The data collection is overseen by Dr. Joey Von Nessen, a research economist at the University of South Carolina. Von Nessen presented the results of this year’s report at the Elevate Midlands 2024 launch event.

Elevate Midlands shows how the region is doing in six areas – Entrepreneurial and Business Environment, Industry Clusters, Innovative Capacity, Talent, Employment and Livability. The Midlands is compared in those areas with the peer MSAs of Richmond, Virginia; Lexington/Fayette, Kentucky; Winston Salem, North Carolina; Greensboro/ High Point, North Carolina; Knoxville, Tennessee; Chattanooga, Tennessee; Tallahassee, Florida; Greenville/Anderson/Mauldin, South Carolina; and Charleston/North Charleston, South Carolina; and Raleigh, North Carolina, which is considered an “aspirational” MSA.

The council says that “The Elevate Midlands report primarily allows us to observe the Columbia MSA’s long-term trends and compare them directly to trends we are seeing in cities with which we compete.” The data lags an average of 18 months and is gathered largely from “the most current and reliable sources possible such as the U.S. Census Bureau and the Bureau of Economic Analysis.” 

For Elevate Midlands 2024, the data shows that the region has an “Existing Strength” in both “Entrepreneurial and Business Environment,” ranking third and in “Industry Clusters,” ranking sixth. “Emerging Growth” areas are seen in “Innovative Capacity,” eighth; “Employment,” eighth; and “Livability,” ninth.

TALENT – “An Opportunity for Growth”

But Talent, at 11th, is clearly an “Opportunity for Growth,” despite, as the report notes, that in 2023 WalletHub ranked Columbia as the fourth best city in the U.S. to start a career. And according to 2021 Census data Columbia ranked second among cities that gained the most Gen Z-ers ages 18 to 24, with a net gain of 11,640 Gen Z residents.

As the mayor pointed out, the Midlands has the opportunity to develop talent through the area’s universities and colleges, but you also have to keep that talent here. A survey taken primarily of MBLG and Competitiveness Council members revealed employers are being proactive in some areas to build and retain their workforce, providing benefits such as health and wellness programs, the opportunity for hybrid work and flexible work scheduling, and Employee Assistance Programs.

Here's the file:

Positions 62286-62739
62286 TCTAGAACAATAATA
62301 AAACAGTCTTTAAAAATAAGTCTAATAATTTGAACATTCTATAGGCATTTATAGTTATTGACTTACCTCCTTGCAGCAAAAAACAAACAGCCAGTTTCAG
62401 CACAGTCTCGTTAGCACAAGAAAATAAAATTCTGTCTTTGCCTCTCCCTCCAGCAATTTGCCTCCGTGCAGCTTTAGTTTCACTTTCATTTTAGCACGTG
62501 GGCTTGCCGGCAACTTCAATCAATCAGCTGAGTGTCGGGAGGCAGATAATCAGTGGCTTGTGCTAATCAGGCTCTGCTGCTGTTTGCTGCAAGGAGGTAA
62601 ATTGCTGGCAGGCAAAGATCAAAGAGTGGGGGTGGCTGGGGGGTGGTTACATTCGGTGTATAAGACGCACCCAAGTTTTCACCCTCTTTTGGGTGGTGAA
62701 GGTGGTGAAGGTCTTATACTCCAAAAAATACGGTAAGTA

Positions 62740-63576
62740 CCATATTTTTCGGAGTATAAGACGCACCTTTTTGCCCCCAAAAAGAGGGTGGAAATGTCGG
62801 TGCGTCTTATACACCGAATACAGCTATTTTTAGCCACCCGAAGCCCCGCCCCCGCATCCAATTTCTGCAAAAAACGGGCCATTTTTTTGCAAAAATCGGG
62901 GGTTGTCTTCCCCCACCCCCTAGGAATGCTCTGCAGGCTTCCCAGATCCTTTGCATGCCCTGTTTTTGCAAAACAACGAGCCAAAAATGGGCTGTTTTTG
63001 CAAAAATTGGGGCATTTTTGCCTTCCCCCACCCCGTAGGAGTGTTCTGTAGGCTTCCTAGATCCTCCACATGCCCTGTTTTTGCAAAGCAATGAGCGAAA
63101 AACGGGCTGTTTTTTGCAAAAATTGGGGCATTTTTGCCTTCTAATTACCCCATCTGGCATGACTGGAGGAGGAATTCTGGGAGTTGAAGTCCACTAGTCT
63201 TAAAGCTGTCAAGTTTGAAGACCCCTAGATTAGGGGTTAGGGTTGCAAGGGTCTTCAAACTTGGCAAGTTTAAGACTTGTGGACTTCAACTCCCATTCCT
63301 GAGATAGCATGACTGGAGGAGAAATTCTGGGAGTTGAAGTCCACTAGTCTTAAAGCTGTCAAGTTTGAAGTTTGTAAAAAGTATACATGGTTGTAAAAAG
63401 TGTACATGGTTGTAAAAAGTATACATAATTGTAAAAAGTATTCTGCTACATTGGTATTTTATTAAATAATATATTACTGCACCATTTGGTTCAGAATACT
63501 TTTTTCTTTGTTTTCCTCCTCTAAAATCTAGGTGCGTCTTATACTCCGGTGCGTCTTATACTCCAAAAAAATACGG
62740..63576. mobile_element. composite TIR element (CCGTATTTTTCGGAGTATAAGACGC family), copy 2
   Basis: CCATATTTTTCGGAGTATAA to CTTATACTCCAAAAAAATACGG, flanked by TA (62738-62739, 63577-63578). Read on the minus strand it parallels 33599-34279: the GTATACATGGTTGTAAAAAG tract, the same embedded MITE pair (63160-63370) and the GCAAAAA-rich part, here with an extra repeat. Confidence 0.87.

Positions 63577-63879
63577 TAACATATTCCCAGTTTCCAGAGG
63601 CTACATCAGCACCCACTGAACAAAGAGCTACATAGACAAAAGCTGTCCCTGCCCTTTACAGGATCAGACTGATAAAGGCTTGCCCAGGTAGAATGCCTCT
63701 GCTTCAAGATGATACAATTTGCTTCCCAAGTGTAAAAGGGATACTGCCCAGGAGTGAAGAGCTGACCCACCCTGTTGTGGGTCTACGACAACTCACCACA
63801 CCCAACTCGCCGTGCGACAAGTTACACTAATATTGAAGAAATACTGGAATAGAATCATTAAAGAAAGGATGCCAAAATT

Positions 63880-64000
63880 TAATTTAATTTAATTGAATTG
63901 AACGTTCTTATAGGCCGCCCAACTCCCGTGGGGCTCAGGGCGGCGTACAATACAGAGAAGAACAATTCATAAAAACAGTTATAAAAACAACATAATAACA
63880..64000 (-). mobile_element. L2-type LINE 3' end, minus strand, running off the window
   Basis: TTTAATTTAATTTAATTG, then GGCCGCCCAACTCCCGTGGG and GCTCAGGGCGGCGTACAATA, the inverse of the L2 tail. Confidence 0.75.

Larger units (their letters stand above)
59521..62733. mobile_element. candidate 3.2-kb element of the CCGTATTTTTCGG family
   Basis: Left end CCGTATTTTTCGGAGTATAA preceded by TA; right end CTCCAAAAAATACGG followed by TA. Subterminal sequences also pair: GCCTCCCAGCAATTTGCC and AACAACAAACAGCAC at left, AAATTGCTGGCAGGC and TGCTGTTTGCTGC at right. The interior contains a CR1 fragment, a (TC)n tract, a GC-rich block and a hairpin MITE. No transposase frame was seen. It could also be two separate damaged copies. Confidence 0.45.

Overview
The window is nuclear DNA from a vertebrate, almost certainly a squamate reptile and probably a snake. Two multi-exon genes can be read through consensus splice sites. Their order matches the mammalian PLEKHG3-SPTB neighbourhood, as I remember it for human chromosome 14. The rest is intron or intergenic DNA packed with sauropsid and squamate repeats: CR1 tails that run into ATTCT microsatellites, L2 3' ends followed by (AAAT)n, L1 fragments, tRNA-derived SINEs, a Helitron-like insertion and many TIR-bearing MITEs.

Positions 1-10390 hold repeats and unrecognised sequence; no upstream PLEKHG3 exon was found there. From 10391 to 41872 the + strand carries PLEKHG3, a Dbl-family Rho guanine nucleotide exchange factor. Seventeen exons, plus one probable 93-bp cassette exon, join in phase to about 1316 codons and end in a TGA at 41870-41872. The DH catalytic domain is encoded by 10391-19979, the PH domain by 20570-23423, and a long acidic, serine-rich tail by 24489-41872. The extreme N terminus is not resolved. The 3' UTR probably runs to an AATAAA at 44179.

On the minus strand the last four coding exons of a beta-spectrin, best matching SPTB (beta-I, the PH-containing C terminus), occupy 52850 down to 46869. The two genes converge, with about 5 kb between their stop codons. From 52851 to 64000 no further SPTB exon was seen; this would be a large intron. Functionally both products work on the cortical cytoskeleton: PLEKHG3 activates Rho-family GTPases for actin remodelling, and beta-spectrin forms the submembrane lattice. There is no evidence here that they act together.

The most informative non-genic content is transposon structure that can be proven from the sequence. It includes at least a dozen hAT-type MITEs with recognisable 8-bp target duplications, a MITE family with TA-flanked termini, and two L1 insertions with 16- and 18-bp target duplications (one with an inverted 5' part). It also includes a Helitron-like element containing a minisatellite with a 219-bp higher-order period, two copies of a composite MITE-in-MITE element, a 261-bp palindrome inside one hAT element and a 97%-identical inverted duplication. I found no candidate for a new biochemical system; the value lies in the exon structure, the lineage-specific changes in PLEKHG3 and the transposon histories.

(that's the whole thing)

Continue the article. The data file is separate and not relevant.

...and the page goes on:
While a lot of that is an outgrowth of the pandemic, one employee benefit that does not show up well is providing childcare or childcare subsidies. Only 6.7 percent of respondents said they offered that benefit. The need for companies to offer a childcare benefit is something that has come up more and more in conversations in South Carolina at the state level, Von Nessen said.

Providing that kind of benefit not only helps workers who have small children, but it can also help draw older workers back into the workforce many of whom started caring for grandchildren during the pandemic and have not returned to the workforce, Von Nessen said.

Entrepreneurial & Business Environment

The Entrepreneurial & Business Environment index looks at “a region’s relative ease of doing business and the strength of the support system for the startup, growth and maintenance of business.” The two components of the index are “employment in professional occupations” – that include business, finance, and computer-related occupations – and the “business establishment annual growth rate.” 

On employment in professional occupations, Columbia ranked fourth up from fifth in the 2022 ranking. Charleston ranked fifth, a one-position drop from 2022, and Greenville held a ranking of 11th. Tallahassee held on to the No. 1 ranking for 2022 and 2023.

For business establishment annual growth rate, Columbia ranked third, Charleston ranked first, and Greenville ranked 12th. 

This has been a strength of the Midlands for years, Von Nessen said, and “just reflects the business environment over all, how easy it is to start a business in the Midlands. It turns out that we rank fairly well,” he said. “We see more businesses being created in the Midlands relative to other regions.”

Industry Clusters

Industry clusters is an area where the Midlands also has “historically done well,” Von Nessen said. The Midlands ranked sixth, up from 10th in the 2022 ranking for what Von Nessen terms “high-impact clusters.” The index is defined as “a region’s ability to sustain and grow high-impact industries that are competitive on an international scale.”